Electing to be taxed as a C-corp also grants LLC members the option of tax-advantaged fringe benefits and stock options. Fringe benefits are supplementary benefits to an employee’s salary, such as a company car or health insurance, and are highly sought after when job hunting.
Other tax types for small businesses
Now that you know the various individual business entities and how they’re taxed, you can learn more about the other taxes to expect when starting a business.
Payroll taxes are taxes that are withheld from an employee’s wages and are paid to the government by the employer.
Payroll taxes cover a wide range of smaller individual taxes, including federal, state, and local income taxes. These taxes are used for various expenditures including social security, Medicare, local infrastructure, government spending, and more.
If your business includes employees on its payroll, the FICA tax rate would be 15.3% of the employee’s wages — 12.4% for social security and 2.9% for Medicare. The employer pays half of those taxes, while the other half is paid out of the employee’s pocket.
Some pass-through companies don’t have employees. If your business falls under this category, you’ll pay self-employment taxes at 15.3%.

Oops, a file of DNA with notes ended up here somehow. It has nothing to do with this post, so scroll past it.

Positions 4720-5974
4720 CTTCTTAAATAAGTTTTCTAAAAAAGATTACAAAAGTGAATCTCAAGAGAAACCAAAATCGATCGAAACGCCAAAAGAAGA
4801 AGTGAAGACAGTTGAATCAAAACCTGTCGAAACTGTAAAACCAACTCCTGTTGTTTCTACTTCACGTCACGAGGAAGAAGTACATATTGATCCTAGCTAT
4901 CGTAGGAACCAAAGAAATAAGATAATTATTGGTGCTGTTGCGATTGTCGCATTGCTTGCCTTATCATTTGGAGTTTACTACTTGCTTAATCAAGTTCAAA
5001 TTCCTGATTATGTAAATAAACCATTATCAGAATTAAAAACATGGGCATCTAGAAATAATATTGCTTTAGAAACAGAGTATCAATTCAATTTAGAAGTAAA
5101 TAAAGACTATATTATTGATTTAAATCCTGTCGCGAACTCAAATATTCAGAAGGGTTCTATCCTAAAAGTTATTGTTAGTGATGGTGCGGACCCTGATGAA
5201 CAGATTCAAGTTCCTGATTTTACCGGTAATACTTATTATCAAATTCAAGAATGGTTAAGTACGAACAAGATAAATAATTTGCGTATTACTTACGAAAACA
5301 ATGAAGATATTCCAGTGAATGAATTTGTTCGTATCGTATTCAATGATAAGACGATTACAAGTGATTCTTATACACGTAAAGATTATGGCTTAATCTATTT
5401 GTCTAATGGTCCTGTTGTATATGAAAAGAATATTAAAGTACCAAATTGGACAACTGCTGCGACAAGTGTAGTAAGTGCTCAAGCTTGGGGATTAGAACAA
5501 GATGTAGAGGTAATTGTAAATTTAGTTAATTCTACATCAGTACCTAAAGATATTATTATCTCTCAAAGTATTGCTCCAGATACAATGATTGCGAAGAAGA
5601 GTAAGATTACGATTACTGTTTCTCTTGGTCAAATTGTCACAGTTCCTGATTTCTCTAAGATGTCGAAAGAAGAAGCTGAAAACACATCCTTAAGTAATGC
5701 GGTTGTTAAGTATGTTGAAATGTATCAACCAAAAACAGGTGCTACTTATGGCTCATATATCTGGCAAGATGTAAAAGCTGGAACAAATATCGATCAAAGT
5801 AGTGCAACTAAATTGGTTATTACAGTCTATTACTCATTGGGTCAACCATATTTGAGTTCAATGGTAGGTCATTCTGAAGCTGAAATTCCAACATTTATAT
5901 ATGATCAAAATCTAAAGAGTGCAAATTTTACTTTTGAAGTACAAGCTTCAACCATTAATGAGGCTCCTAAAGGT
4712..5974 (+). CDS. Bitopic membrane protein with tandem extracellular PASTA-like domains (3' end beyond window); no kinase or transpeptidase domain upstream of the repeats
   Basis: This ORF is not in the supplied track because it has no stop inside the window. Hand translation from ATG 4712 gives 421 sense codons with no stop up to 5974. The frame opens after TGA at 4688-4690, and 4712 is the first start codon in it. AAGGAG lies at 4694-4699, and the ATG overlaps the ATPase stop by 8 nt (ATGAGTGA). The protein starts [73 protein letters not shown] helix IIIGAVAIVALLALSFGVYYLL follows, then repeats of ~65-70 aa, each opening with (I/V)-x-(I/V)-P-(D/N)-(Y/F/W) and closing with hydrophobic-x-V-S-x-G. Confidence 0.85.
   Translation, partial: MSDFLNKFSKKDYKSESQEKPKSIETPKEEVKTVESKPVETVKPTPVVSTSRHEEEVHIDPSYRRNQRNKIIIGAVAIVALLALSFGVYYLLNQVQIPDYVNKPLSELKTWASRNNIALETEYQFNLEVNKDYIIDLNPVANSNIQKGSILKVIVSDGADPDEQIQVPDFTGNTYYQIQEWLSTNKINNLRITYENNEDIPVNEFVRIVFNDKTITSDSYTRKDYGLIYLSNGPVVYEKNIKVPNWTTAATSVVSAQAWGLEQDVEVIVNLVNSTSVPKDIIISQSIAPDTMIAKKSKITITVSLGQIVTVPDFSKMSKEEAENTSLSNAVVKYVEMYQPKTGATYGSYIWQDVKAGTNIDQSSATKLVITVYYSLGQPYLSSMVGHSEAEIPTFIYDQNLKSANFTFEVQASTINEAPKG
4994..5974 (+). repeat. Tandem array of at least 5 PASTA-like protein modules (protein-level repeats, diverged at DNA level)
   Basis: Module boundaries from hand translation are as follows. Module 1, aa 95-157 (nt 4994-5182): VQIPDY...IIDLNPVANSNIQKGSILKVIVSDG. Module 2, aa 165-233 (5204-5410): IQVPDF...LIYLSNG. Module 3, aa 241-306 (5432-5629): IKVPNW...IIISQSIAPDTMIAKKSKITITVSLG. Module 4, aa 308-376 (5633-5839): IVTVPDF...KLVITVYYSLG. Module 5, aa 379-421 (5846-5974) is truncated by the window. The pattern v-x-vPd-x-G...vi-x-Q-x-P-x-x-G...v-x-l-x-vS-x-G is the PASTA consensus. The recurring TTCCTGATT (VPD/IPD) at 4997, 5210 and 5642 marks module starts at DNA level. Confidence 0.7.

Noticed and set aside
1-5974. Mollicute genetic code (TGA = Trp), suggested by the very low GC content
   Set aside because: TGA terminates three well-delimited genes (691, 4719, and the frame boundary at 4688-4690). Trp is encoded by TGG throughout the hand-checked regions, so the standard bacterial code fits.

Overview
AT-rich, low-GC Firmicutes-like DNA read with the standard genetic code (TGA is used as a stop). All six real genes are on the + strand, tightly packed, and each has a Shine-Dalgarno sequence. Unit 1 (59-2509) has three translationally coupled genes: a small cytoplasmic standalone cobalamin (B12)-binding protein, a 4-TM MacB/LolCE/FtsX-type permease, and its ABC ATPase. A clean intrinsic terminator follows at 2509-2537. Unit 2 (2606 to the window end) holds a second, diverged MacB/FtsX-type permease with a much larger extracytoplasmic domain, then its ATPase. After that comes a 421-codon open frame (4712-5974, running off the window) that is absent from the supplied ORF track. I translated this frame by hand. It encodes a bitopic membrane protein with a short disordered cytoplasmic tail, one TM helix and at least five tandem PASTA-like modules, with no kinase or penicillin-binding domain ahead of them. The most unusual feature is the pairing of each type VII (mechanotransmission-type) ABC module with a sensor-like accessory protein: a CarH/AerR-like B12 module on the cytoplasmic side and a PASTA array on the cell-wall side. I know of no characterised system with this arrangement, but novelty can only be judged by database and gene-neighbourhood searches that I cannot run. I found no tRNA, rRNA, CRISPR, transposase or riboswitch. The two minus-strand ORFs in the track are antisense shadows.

Excise taxes are imposed on niche businesses that produce, sell, or consume specific commodities.
Businesses that are subject to excise taxes are:
- Companies that sell or manufacture alcohol, tobacco, or firearms.
- Companies that utilize equipment, facilities, or products such as heavy-duty trucks or aircraft.
- Companies that receive payments for services such as indoor tanning or telecommunication services.
- Companies that operate sports wagering.
Excise taxes can be paid by percentage or a flat cost per unit, so the amount of the tax varies based on the price of the product or service.
State and local taxes
State and local taxes are imposed by the state the business operates out of and, therefore, vary depending on the state.
These rates range from 2.5% in North Carolina to as high as 13.3% in California, so checking the tax rate for your business’s state is essential.